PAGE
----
Prescott Valley, AZ Correspondent-Legalizing drugs would most probably not end the violence associated with the drug trade and the drug cartels for a number of reasons. To begin with, the drug cartels are not going to stop illegal activities just because the United States decides to legalize dangerous substances such as marijuana (which it has in some areas), cocaine, heroin, methamphetamine and other opiate and chemically derived substances.
Mexican and other Latin American cartels simply will not relinquish the money sources that come through drugs and other black market materials that are associated with drugs, along with enterprises that include firearms trade, oil and petroleum product theft, pirated cd’s/dvd’s, branded product takeovers and other scams and rackets. Extortion, kidnappings for ransom, murders for hire, smuggling, human trafficking and other related crimes are also side ventures for drug cartel profit.
Little will deter the economic status of the cartels, including legalization of drugs, as the cartels will continue to make profits from other venues and newly concocted rackets. Even if the drug trade was moved into a free market scenario and prices were driven down, any decrease in income would be offset by monies from the other illegal drug cartel activities previously mentioned. “An expert on organized crime in Latin America, Edgardo Buscaglia, has stated that the cartels earn just half of their income from drugs and the remainder of their profits comes from other illegal activities.” From this observation, it is easy to assess that the drug cartels won’t allow a little thing like possible full legalization to stop their long-term income goals and their hold on an entire region’s economy.
As the sheer number of illegal business lines has developed in the Latin American region, the drug cartels and their diversification tactics have allowed them to become entities unto themselves. Their continued adaptation to worldwide market changes has proved them unstoppable, and their deadly tactics almost impossible to contain. Such criminal enterprises, unless hindered by positive forces, will continue to strangle legitimate economic endeavors and hold countries hostage to tyrannical operations and heinous criminality. The cartels will never be toppled with their rooted and engrainedmode of operation and their ongoing need to replenish their greedy coffers, as well as fulfill their lavish and lustful lifestyles, at the expense of a whole country and its population.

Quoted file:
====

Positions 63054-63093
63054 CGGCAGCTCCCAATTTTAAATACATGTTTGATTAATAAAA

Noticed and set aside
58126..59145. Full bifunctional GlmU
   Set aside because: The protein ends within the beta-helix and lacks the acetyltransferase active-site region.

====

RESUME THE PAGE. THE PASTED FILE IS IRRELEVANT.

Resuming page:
Perhaps it is time to have a real war on drugs with military intervention, but it would take a task force comprised of dedicated, highly trained, intelligence-minded, and loyal individuals from both sides of the border that are determined to take down and eliminate each phase of a cartel’s operation, piece by piece and bit by bit. Individual operations would take strategic planning and secret operatives to infiltrate and eradicate every aspect of a cartel’s operation, and that would require time, money, equipment, and sheer willpower to accomplish.
Drug legalization, along with a lack of criminalization for less serious offenses, would certainly help eliminate the number of people incarcerated for drug crimes and would free up the prisons for more violent and dangerous perpetrators, but it seems that legalization would not at all disable or dissuade the cartels from their fully operative rampages across the hemisphere and around the world. An all out confrontation coupled with the will and cooperation of officials from either side of the border appears to be one of the few choices, if any, to stop the madness of the drug conglomerates.